Fireman 1st grade Robert W. Jackson earned the Thomas A. Kenny Memorial Medal for rescuing a lady from a burning apartment at 514 W. 170th Street on May 13, 1960.
The fire was reported verbally to Engine 67, located next door to the firehouse. Fireman Jackson went up to the third floor after being told a lady was trapped in the fire apartment. Making his way into the fire apartment, he was forced down to the floor by the heat and smoke. Crawling through the apartment he was unable to find the woman and retreated to the hallway where members of Engine 67 were waiting for water. Jackson re-entered the apartment after hearing screams coming from the inferno. Following the cries for help Jackson found Mrs. Lely Strauss in the kitchen. Refusing to leave, Jackson had to drag the terrified woman to the hallway and safety. Fireman Jackson collapsed once in the hallway and was taken to the hospital, along with Mrs. Strauss. Both received first and second degree burns on the hands and face.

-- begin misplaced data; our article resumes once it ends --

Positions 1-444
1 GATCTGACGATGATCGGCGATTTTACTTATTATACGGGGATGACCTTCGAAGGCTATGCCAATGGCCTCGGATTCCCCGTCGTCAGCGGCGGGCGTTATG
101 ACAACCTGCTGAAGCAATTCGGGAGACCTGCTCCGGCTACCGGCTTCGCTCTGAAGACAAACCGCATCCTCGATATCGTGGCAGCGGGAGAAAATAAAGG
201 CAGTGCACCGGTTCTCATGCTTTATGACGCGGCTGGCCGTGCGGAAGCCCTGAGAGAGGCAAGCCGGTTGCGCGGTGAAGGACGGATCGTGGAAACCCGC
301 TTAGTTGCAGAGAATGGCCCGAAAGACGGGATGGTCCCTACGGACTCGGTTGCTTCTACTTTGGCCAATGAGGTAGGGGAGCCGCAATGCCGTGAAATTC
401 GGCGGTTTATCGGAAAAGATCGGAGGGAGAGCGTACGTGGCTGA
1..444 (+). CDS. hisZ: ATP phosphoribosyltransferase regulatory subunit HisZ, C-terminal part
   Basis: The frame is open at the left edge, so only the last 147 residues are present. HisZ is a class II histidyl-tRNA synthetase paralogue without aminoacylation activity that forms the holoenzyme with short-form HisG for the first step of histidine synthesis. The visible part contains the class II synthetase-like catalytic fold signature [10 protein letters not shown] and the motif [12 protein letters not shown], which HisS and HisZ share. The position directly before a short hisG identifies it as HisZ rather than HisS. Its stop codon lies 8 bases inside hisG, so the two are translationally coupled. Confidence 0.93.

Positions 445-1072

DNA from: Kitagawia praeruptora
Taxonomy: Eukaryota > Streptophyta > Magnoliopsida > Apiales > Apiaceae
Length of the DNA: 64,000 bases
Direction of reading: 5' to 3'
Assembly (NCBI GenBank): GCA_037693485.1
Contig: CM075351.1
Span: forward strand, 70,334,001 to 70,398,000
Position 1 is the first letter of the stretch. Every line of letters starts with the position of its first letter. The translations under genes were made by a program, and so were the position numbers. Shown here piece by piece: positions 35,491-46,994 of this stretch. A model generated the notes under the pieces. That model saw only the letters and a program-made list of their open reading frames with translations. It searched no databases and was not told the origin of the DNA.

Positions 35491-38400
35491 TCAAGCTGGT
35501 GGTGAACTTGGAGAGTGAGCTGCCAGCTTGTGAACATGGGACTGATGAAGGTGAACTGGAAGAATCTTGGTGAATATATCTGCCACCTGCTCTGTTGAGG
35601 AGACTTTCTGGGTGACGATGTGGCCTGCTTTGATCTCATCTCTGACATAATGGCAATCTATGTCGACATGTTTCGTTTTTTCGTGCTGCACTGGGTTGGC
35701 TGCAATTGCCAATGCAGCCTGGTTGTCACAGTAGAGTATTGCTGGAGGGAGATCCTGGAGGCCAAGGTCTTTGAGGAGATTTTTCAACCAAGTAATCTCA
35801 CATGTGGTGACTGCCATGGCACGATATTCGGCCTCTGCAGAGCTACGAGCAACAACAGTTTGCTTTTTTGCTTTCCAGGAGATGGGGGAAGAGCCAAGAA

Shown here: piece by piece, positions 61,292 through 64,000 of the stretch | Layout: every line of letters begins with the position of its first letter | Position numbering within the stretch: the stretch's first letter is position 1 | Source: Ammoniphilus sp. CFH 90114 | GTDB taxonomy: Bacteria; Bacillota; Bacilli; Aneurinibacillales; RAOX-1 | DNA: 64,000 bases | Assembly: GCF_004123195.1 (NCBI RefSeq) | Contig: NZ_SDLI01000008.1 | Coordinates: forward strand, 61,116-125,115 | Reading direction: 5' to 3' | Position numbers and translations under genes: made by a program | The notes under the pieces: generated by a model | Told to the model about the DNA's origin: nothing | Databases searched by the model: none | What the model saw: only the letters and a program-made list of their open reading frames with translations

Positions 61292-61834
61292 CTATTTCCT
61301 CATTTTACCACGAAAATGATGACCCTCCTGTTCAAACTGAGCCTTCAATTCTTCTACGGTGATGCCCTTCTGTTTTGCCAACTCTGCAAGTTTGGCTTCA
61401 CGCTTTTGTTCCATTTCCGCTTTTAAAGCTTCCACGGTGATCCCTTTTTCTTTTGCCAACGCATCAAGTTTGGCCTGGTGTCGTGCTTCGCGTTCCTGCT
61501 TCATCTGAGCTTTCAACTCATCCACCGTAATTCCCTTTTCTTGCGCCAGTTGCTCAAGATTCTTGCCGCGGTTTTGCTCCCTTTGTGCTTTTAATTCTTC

On January 29, 1982, Engine 67 responded to ERS Box 1715. A “no voice contact” response is a single engine until a second call is received. Engine 67 arrived in front of what was the corner building at 172nd Street and Amsterdam Avenue. What they found was a partial collapse of a five-story apartment building, containing 20 families. Lieutenant James E. Shugrue asked the box to be transmitted and entered the building along with Firemen Joseph DiGilio and Thomas E. Donnelly. Racing to the second floor the trio starting banging on the doors alerting the residents. All of the doors had been jammed shut by partial collapse and had to be kicked open. Panic stricken residents were directed to the safest exit. While this was going on, the building was making groaning and crackling noises. These sounds were familiar to Lieutenant Shugrue, who was caught in a collapsing building before. Racing to the third floor, he gave a warning to DiGilio who was on the fourth floor and Donnelly who was in Apartment 3B, that it was time to get out of the building. Just at that time, the building came down. Lieutenant Shugrue dove over the banister into the stairs, while DiGilio dove off the fourth floor landing to the stairs and Donnelly seeing daylight across the hallway dove into Apartment 3D as the floor dropped from under him. Meanwhile, the front of the building, all the A & B apartments from the fifth floor to the street, collapsed. Miraculously the three rescuers were not injured and they continued searching the building for trapped occupants. Lieutenant James E. Shugrue received the Hispanic Society Memorial Medal, Firefighter 1st grade Thomas E. Donnelly received the Holy Name Society Medal, Brooklyn and Queens Branch, and Firefighter 3rd grade Joseph DiGilio received the Steuben Association Medal for going above and beyond the call of duty in rescuing trapped citizens of this great City.